It is not a rumor, nor is it a figment of your imagination – Texas ATM really does want to leave the Big 12. Unless you have been in a bunker for the past month riding out the stock market roller-coaster from a safe fallout distance, the news or lack thereof is that the Aggies have once again announced they are in mutual endearment with the SEC. Last year when the implosion of the Big 12 seemed all but eminent, the Aggies had their bags packed with ticket in hand waiting to board the train to SEC country until last minute negotiations meant more money for the Big 12 conference members.
"Sharing Revenue" – Big 12 commissioner Dan Beebe in June of last year held meetings in an attempt to keep the Big 12 intact and the key incentive was that Beebe stressed the value of sharing revenue with fewer schools, each school getting a larger cut to stay in place.
Committed to The Big 12 Conference
At the time, Texas A&M president Dr. R. Bowen Loftin released this statement about the Aggies decision making process and their commitment to the Big 12 Conference:
"As Bill Byrne and I have said on several occasions, our desire was for the Big 12 Conference to continue," Loftin said back June of 2010. "With the departure of two universities from the conference last week, the Big 12 is certainly not what it was. We are aggressively exploring our options, one of which is for the Big 12 to continue in some form. We have also had extensive discussions with other conferences over the past two days. We continue to evaluate our options in a deliberate manner as we work toward a decision that is in the best long-term interests of Texas A&M."
Holding the Conference Together by a Thread
What Dan Beebe was able to do in keeping the Big 12 together was nothing short of miraculous. He quickly negotiated terms with networks and showed those members who would stay in the Big 12 the money. Beebe went out and secured a 13-year TV deal in April with FOX that will pay the conference $90 million per year.
That was Then, This is Now!
Enter the Texas Longhorn Network. This was the deal breaker for the Aggies. The Longhorns went out and inked a $300 million dollar 20 year agreement with ESPN to establish The Longhorn Network with the possible goal of broadcasting select high school football games. The sentiment from the Aggie perspective was that the Horns were attempting to create unfair recruiting advantages and that there should be a deal instead that partnered Texas and Texas ATM that was mutually beneficial.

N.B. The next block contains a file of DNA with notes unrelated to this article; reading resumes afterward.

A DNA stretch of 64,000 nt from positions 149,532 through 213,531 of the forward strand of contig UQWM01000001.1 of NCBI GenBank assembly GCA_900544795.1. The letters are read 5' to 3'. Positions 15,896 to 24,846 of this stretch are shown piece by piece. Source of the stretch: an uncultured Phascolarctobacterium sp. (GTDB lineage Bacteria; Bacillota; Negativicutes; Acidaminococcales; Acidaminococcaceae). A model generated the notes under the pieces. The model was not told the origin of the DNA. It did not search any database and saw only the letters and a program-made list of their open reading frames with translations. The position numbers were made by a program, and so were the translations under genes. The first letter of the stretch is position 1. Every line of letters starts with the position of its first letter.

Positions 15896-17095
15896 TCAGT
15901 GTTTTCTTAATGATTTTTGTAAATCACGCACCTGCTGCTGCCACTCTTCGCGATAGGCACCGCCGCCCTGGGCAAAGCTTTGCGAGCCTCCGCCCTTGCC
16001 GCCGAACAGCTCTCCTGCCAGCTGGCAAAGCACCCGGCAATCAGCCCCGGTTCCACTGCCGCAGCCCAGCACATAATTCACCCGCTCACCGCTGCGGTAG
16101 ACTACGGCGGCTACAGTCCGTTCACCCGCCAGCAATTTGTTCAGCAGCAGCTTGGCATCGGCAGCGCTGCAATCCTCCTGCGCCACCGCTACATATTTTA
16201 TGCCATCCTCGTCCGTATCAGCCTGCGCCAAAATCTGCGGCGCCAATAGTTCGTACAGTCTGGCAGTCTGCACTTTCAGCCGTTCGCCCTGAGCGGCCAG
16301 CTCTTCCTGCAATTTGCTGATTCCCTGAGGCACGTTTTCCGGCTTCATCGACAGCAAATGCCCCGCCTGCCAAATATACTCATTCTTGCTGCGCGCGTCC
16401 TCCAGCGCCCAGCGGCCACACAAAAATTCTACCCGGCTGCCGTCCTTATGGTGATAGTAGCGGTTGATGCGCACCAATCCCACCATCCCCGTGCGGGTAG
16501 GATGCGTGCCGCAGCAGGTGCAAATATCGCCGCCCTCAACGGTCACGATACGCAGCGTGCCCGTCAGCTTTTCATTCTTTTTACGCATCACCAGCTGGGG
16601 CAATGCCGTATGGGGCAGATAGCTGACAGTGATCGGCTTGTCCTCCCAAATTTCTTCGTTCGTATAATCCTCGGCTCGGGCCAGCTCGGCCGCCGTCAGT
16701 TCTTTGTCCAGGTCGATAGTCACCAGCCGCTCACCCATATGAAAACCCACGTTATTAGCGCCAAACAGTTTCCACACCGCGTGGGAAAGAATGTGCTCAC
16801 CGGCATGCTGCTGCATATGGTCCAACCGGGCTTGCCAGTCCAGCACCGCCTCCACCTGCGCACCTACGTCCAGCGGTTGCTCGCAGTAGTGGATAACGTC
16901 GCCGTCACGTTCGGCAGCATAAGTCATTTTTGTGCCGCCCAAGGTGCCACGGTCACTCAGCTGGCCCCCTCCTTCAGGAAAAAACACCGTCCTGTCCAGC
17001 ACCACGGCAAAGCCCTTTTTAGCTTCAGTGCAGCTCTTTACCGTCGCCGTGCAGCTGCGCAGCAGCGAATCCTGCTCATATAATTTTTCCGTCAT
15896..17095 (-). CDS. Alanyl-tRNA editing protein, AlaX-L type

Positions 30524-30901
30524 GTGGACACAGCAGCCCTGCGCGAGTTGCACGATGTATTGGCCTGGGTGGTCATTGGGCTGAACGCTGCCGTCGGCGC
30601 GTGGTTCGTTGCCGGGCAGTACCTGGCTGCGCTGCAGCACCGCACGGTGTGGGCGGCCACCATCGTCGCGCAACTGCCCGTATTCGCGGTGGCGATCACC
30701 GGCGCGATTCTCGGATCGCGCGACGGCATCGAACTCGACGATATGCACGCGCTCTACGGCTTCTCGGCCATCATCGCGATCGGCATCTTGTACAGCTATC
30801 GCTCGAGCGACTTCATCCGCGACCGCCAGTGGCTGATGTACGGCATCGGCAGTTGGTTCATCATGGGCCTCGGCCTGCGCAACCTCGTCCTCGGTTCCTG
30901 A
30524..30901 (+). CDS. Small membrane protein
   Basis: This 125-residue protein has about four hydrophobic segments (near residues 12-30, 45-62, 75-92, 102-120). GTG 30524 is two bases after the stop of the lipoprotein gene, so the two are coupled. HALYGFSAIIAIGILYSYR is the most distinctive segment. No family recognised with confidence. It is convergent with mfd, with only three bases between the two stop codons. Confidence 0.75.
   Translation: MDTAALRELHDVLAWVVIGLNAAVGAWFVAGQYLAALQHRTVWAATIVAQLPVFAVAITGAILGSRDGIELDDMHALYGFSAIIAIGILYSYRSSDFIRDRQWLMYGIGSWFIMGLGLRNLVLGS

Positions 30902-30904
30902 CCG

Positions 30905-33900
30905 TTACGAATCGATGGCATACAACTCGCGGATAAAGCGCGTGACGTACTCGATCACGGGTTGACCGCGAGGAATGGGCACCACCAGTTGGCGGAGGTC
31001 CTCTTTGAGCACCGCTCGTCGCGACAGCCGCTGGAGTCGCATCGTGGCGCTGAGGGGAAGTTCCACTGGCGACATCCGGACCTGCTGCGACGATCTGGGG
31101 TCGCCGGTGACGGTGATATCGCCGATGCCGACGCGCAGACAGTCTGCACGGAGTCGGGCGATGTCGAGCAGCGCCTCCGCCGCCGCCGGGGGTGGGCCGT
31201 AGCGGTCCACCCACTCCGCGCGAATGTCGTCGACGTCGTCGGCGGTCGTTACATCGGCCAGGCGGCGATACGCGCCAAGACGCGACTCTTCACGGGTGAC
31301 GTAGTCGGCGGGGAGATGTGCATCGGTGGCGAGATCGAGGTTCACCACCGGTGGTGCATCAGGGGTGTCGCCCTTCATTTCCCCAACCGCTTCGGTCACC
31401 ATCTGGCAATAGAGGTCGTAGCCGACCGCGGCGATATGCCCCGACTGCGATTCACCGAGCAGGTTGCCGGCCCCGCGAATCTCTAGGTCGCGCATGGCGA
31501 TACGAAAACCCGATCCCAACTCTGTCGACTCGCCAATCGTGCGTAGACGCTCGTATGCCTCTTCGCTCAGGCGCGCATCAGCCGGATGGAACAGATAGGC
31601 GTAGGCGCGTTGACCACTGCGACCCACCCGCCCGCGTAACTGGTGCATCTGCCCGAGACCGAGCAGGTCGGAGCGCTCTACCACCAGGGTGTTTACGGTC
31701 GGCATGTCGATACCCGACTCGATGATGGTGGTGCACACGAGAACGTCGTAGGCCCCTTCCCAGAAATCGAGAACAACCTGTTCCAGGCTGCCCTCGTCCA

It is no secret that there is a well known rivalry between the Aggies and the Longhorns dating back generations. Texas is often viewed as the ‘bigger brother' to Texas ATM and the Aggies went out of their way last year to let all who would listen know, they are very much their own school with their own identity and would not blindly follow Texas' lead. Quite simply, the Aggies want out and away from the shadow of the Longhorns.
Former Texas A&M Football coach Gene Stallings, who only recently left the A&M board of regents this past February, has stated publically that Texas ATM need not ‘ride the coattails' of anyone.
For better or worse, Texas ATM struck a blow for their own independence THEN and has only followed now with what will prove to be the ultimate blow for independence – a complete severing of traditional ties from The University of Texas and an exit from the Big 12.
Dog and Pony Show
And so the SEC presidents gathered with their food for thought and in the end, the conclusion drawn was, not so fast my friend.
This past Sunday, the SEC chairman of the league's presidents and chancellors committee, University of Florida president Bernie Machen, informed the media that the group had met and?….and?…..and?
"Reaffirmed our satisfaction with the present 12 institutional alignment."
Speed bump not a Roadblock
This is but a minor glitch in the process of moving Texas ATM into the SEC. The door is not shut; it is being opened slowly with the utmost attention to detail. UF President Bernie Machen went on to say: